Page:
Friday, June 30, 2017

Which aspect of the craft do you work hardest at?


Shannon here! And I am in disbelief! June is almost over. Can you believe it?

You've been living it up, right? Letting yourself DO SUMMER? You're remembering that you only get a handful of summers as a teen and you're taking full advantage?

GOOD! I knew you could do it.

On Wednesday, Jill gushed about our time at Southern California Christian Writers' Conference, but I'll feel left out if I don't get to tell you how much I enjoyed being around so many writerly souls and ALL THOSE TEEN WRITERS! It really was fantastic and I learned a lot. I wish we could take you all with us when we do these things.



Today, we're continuing our summer panel series. Each of us are answering a single writing question, just as if we're sitting on a panel at a writing conference and we would LOVE for you to join us and share your answer as well.

 

Which aspect of the craft do you work hardest at?

 

Stephanie Morrill
Describing things in interesting ways. I tend to have pet words or pet descriptions that I fall back on way too much, and I have to work hard in my edits to make that piece of my manuscript more original.








Jill Williamson
I struggle with pacing. I get really caught up in conversations my characters are having with each other. I’ll write huge scenes that don’t advance the plot, but I have fun writing them, so I have to cut them later, which makes me grouchy because I liked those conversations. I think part of that is discovering my characters. I’ll piggyback on this what Stephanie said about pet words or pet descriptions. I’ve noticed that a lot lately too. I usually catch these when I’m reading my story out loud. And if I catch the same word, more than three times on one page, I’ll search the whole novel so I can change a lot of them out. 


Shannon Dittemore
I adore well-written dialogue, so I work on that a lot. I pay attention to conversations and I scratch out ideas I have that come to me while I’m out and about. I email myself witty bits and anything that I might find deeply profound. I let myself replay awkward real-life conversations so I can choose my words more carefully. I replay conversations in different tones of voice, different contexts. Basically, I talk to myself a lot! I am never not working on dialogue.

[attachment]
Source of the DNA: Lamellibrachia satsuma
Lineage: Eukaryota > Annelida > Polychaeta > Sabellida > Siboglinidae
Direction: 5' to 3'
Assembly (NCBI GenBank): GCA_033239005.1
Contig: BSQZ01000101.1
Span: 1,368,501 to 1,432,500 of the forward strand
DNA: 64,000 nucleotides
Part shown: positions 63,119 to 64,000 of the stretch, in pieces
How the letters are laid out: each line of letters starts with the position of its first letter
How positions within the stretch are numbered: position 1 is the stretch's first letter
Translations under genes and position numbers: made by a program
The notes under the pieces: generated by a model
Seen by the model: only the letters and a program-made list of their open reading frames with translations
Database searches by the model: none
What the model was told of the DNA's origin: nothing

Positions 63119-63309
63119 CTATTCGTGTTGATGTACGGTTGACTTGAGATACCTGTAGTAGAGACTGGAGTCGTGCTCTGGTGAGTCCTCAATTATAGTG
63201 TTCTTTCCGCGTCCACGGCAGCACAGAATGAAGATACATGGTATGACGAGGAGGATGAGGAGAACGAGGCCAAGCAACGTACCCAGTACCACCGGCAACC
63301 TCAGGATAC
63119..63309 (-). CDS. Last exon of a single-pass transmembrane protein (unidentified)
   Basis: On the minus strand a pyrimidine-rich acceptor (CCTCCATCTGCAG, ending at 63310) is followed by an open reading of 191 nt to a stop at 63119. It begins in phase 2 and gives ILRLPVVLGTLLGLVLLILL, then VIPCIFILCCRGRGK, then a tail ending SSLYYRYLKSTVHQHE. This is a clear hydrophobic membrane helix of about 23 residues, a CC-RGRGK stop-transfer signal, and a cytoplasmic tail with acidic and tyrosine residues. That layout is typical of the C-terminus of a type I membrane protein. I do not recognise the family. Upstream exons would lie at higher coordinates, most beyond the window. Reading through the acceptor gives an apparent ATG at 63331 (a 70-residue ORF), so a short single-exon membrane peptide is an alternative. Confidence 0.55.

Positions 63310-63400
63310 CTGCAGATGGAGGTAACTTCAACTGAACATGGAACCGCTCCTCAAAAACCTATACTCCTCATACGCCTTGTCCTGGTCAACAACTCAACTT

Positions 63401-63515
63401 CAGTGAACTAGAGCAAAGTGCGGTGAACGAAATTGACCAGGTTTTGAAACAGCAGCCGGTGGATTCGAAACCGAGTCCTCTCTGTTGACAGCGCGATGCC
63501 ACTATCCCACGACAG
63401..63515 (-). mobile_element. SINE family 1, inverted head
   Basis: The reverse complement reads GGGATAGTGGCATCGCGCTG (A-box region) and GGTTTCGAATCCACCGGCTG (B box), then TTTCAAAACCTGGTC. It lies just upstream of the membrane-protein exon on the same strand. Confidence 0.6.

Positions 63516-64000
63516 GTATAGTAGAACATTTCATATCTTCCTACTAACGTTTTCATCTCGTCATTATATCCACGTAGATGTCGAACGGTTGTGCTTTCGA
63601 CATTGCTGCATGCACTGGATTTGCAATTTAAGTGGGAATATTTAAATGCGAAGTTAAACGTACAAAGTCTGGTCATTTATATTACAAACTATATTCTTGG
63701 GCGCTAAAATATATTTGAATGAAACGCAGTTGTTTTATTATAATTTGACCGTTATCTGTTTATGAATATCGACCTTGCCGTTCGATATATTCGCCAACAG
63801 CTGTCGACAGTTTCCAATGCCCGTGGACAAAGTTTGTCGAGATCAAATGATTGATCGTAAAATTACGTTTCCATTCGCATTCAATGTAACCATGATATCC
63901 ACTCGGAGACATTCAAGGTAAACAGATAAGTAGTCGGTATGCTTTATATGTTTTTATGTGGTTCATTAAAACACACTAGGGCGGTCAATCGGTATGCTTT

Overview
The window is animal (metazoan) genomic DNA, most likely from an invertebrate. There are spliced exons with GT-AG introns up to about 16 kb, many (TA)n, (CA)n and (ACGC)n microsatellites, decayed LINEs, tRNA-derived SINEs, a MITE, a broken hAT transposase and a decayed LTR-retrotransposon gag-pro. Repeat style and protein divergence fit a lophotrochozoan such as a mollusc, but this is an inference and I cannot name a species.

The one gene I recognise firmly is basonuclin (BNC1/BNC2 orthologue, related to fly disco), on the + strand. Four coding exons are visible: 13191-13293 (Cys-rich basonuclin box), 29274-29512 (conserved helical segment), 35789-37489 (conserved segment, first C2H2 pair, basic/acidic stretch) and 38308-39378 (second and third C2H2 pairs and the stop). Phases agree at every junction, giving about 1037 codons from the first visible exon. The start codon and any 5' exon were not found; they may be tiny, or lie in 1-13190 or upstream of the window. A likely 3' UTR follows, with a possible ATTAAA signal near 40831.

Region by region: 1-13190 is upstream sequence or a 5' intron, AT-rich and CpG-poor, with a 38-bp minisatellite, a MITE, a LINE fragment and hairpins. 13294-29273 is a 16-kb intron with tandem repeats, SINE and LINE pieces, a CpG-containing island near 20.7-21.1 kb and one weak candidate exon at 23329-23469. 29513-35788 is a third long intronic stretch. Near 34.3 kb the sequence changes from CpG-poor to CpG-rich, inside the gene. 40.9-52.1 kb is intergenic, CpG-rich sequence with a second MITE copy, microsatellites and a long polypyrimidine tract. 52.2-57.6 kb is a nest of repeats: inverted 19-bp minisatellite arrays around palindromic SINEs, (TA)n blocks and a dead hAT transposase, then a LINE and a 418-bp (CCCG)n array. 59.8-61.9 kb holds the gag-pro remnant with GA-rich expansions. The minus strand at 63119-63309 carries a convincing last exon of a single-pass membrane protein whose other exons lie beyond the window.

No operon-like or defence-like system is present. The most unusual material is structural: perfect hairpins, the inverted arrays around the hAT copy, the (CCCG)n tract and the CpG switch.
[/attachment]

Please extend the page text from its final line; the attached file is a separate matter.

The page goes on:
How about you all? Is there an aspect of the writing craft that you feel you work harder at than others?

15 comments:

  1. I have to constantly look for ways to weave in setting details throughout the story. Too often I'll paint a rough sketch of description, then focus on dialog and action, without anymore mention of setting. It's a chore sometimes finding ways for the characters to interact with their surroundings more, so they're not just floating heads.

    -Ann

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    1. Same. I need to get better at detail and making sure I describe things.

      iviewrites.blogspot.com

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  2. Ditto what Jill said! Curing stuff later...ugh...that's what I'm doing right now. SO. FRUSTRATING!!

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  3. Description. I have to really work hard on description. And making my dialogue more realistic. There's a lot of work in writing, but it's worth it.
    :)